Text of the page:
A former finance minister under a socialist government, who later founded a neoliberal party in his own image, described how to create a market society: ‘Do not try to advance one step at a time. Define your objectives clearly and move towards them by quantum leaps. Otherwise the interest groups will have time to mobilise and drag you down. Speed is essential: it is impossible to go too fast. Even at maximum speed, the total programme will take some years to implement. Don’t stop until you have completed the programme. Opponents’ fire is much less accurate if they have to shoot at a rapidly moving target. Go as fast as you can.’ This was not Emmanuel Macron, but Roger Douglas in New Zealand in November 1989, explaining the recent neoliberal counter-revolution in his country (1).
Nearly 30 years later, President Macron has adopted all the tricks of this shock strategy. Everywhere – the SNCF (the national rail company), the civil service, hospitals, schools, labour legislation, capital taxation, immigration, public broadcasting (which Macron has called ‘a national shame’) – ‘reform’ is going full steam ahead on the pretext of impending catastrophe or soaring debt.
A report on France’s railways, which Macron commissioned from a like-minded expert, Jean-Cyril Spinetta, has revived the as yet unfulfilled neoliberal wish list: ending the privileged status of railway workers, converting the SNCF to a PLC, closing loss-making lines. Five days after its publication, the government began ‘negotiations’ in an attempt to disguise the diktat it wanted to impose on the unions. It urgently needs to take advantage of the climate of political detente, divisions among the unions, and passenger frustration over delays, accidents, dilapidated track and high ticket prices. This is the ‘urgency of action’ claimed by the transport minister. As Roger Douglas stressed, when the opportunity arises, ‘it is impossible to go too fast.’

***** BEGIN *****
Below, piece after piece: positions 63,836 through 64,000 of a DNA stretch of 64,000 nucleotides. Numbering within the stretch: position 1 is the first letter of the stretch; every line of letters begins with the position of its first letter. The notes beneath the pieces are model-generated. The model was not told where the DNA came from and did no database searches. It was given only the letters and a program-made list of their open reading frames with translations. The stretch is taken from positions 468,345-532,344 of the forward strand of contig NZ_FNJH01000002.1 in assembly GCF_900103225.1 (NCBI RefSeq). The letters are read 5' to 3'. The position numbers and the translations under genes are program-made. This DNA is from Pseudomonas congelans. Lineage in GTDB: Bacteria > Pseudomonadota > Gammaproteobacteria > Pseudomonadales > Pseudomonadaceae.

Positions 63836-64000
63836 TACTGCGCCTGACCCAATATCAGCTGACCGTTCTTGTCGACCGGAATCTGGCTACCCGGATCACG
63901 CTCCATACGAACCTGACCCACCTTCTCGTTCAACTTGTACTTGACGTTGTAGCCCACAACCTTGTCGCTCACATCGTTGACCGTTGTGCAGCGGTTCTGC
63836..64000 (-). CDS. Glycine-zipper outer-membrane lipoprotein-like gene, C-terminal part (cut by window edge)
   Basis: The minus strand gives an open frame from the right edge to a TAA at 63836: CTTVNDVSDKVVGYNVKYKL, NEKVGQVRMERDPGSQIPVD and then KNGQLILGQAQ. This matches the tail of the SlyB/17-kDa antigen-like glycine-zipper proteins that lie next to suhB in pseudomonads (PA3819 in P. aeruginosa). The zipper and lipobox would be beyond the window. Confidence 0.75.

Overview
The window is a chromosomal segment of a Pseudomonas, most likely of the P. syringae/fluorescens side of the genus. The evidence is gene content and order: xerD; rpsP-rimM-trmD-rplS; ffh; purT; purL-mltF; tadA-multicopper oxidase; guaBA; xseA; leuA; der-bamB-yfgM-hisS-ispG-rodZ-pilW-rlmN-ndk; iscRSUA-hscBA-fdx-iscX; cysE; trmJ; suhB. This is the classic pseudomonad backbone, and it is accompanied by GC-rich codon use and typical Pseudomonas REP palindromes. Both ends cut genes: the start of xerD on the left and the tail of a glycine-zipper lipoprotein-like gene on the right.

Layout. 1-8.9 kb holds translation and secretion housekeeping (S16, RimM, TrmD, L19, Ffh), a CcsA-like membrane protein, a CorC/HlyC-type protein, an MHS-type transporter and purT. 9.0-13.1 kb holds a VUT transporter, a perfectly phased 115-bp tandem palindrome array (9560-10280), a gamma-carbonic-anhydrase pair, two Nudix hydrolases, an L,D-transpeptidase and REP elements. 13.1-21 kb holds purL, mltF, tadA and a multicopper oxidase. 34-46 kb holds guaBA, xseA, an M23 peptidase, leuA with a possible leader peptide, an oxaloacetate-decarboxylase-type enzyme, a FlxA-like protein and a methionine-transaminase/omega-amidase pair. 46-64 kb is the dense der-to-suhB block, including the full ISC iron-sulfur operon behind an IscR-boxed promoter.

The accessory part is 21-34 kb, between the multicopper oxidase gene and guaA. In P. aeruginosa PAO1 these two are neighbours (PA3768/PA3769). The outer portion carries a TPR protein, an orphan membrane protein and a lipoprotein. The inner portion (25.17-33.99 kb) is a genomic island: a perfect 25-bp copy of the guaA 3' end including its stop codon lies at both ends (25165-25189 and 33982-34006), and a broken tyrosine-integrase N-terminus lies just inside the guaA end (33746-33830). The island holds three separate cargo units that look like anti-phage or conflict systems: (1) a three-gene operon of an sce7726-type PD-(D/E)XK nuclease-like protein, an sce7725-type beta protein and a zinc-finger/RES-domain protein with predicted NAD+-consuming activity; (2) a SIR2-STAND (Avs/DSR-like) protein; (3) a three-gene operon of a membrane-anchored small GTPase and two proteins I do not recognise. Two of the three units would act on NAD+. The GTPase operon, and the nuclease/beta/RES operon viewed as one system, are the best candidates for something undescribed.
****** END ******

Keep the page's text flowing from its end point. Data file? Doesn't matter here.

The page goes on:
The French government is also counting on the media to produce fake official news and come up with catchphrases that will help its plans. The idea (quickly spread) that ‘the SNCF costs every French citizen €1,000, even if they don’t use the railways’ closely resembles the infamous claim that ‘every French person will have to pay €735 to wipe out Greece’s debt’, which in 2015 helped the EU to establish its financial stranglehold on Greece.
Sometimes the truth emerges, but too late. Some pensions ‘reforms’ have been justified on the grounds that average life expectancy is rising, but a recent government study concludes that ‘for those born in 1951 or later,’ 80% of France’s population, ‘average life expectancy after retirement is set to fall a little as compared with those born in 1950’ (2). A long trend of growing time spent in retirement has just been reversed. We have not heard much about this. And Macron is not about to warn us that urgent action is required on this front.
(1) See Serge Halimi, Le Grand Bond en arrière: Comment l’ordre libéral s’est imposé au monde, (The Great Leap Backwards: how the neoliberal order imposed itself on the world), Agone, Marseille, 2012 (first published 2004).
(2) Average retirement age has risen by 1 year and 4 months since 2010), Etudes et Résultats, no 1052, Direction de la Recherche, des Etudes, de l’Evaluation et des Statistiques, French Ministry of Health and Solidarity, Paris, February 2018.